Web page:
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Spar varnish brands
Post 12 Jun 2020, 12:23 • #1 
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Location: US-TX
I've been through a lot of threads on varnishes but have a specific question for those that have used multiple spar varnishes, one being the Ace Hardware brand spar varnish.

I previously bought some small quantities (vials) of the Man O War spar and used on a couple rods. I was satisfied but then have seen the good reviews of the Ace brand, and since it came in a quart I figured to try it. Seems fine going on but I'm wondering about the hardness at full cure. It seems like at the same stage of drying (a couple days), the Man O War is quite a bit harder and tougher than the Ace. I've got some Ace with several typical coats on a test wrap, and after about a week, it still feels a bit rubbery. The MOW seems to get tougher within a couple days, and I like the long-term results of it as it seems to get very hard at full cure.

Before I go putting the Ace stuff on a rod, wanted to get the thoughts of people who have experience with both. Thanks.


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Re: Spar varnish brands
Post 12 Jun 2020, 13:26 • #2 
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Location: Holly Springs, NC
All spar varnish gets harder with time.

You can't put spar varnish on too thinnly. Even freshly opened varnish may need to be thinned with mineral spirits.

Wait at least a day between thin coats. Don't rush.

If one or two coats of spar varnish go on too thick or too fast, it will take quite a bit longer for the varnish to harden. Weeks longer.

The more you open the can, the quicker the varnish thickens. Buy 1/4 pint cans if you can find them. A quart isn't a good deal if you only use an ounce before it goes bad.


Tom


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Re: Spar varnish brands
Post 12 Jun 2020, 13:39 • #3 
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Location: US-TX
Thanks Tom. Yep, I even went so far as to bottle up most of my Ace can into 10ml vials as I saw recommended here. Still all those things being equal, there seems to be a difference between the two varnishes and I'm wondering if anyone can comment on the long-term hardness of the Ace specifically. Even the MOW got harder after the 3 week cure time, so I'm looking to the collective experience vs waiting 2 months. I'm not comparing this to epoxy BTW. I understand the varnish won't be rock hard. Thx.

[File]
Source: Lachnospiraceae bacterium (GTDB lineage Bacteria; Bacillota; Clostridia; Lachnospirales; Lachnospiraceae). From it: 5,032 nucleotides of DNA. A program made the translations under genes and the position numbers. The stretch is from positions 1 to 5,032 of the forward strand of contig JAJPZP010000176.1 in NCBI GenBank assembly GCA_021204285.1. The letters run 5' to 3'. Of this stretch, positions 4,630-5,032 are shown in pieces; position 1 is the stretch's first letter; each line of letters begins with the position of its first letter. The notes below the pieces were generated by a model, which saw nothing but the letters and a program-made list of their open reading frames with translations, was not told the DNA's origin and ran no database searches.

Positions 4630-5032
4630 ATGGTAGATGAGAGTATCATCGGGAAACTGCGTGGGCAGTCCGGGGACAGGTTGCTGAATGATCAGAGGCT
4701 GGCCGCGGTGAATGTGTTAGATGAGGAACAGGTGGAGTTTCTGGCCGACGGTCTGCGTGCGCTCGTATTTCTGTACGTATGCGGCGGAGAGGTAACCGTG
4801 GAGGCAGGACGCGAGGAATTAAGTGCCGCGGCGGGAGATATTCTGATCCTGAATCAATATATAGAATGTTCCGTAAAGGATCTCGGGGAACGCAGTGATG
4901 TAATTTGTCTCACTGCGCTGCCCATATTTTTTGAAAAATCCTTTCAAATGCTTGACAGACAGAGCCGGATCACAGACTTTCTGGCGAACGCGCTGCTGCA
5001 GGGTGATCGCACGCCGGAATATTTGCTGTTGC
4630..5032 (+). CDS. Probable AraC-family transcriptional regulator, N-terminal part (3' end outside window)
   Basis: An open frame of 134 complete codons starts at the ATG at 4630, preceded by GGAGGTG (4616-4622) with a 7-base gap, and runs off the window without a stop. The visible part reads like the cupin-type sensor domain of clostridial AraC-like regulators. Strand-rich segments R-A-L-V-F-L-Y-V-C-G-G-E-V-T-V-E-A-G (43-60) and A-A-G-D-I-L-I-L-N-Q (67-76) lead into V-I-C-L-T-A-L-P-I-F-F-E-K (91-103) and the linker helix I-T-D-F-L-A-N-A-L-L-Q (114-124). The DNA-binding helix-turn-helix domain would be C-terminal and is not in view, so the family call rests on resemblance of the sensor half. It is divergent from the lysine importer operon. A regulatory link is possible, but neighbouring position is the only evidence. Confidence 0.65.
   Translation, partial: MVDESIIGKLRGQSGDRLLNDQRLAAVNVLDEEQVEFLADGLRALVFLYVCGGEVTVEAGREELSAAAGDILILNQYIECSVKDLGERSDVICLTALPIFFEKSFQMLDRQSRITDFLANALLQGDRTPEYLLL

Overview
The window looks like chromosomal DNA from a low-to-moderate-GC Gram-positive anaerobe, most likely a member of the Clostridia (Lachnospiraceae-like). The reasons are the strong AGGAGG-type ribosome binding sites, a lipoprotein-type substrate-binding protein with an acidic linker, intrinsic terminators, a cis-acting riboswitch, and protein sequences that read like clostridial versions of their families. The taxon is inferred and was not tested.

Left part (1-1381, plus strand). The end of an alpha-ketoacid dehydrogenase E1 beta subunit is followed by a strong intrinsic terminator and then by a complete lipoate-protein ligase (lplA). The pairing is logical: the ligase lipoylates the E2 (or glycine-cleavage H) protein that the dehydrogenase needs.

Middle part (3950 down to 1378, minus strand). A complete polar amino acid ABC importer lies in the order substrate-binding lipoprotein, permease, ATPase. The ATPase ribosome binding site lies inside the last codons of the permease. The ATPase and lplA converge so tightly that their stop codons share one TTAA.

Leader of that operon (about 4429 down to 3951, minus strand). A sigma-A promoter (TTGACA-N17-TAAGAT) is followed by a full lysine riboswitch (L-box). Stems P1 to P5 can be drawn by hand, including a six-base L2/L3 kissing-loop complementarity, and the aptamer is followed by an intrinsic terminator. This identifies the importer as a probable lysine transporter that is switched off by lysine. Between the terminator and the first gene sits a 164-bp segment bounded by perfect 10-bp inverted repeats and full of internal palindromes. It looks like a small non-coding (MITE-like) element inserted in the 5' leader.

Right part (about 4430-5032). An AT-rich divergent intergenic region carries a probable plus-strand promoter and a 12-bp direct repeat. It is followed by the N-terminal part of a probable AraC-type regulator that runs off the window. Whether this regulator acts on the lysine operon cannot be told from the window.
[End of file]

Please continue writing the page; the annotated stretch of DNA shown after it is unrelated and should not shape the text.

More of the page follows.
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Re: Spar varnish brands
Post 12 Jun 2020, 15:15 • #4 
Master Guide
Joined: 05/16/10
Posts: 701
Location: South of Houston, TX
Just as a data point about Ace spar. I used it to refinish the wood insert of a cap and band reel seat on a Montague bamboo rod. I then let it sit for a year before I got around to installing and using it. After attaching a reel and fishing, the band left an indent in the spar finish even after drying a year.

I like it for finishing wraps, but I haven't tried MOW. I had a bit of a learning curve on the first couple of rods, most of which I could have avoided if I took Tom's above advice to heart.

I did decant my varnish into 100 ml bottles. I have some premixed at different dilutions with turpentine as well. 10 ml bottles is an interesting idea. That's pretty little!


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Re: Spar varnish brands
Post 12 Jun 2020, 18:27 • #5 
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Joined: 06/23/05
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Location: US-MT
Since all I have used is Ace brand and I use it very thin and follow the directions on can and have excellent result and usually wait at least a week before using rod, I am not gonna comment because I haven't used MOW :)


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Re: Spar varnish brands
Post 12 Jun 2020, 18:30 • #6 
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Joined: 04/20/07
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Location: US-ME
If either brand doesn't harden well, it has been applied too thick, applied on a contaminated surface, or stored, applied/dried in conditions of temperature and humidity other than as recommended by the manufacturer.


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Re: Spar varnish brands
Post 12 Jun 2020, 19:10 • #7 
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Location: US-TX
It's not that it doesn't harden at all. It may very well be hardening exactly the way it's supposed to. That's the reason I'm putting it out there: it is not hardening as fast or as hard as the other brand. And I actually put the MOW on thicker because it was viscous from sitting around. Anyway how about we go with the "all things being equal"? What I'm asking for here is actual experience by people who have used Ace. Thanks to those who have replied so far. It sounds like jury's still out to me but I know there are a few others that use it. The Ace did seem a little easier to use, so I'm really wanting to use it and hoping it's just a time thing.

And yeah the bottles are pretty small. I went with the small vial (~1/3oz) because I didn't even use that much on two rods, and the idea being the fewer times you open/expose it, the better.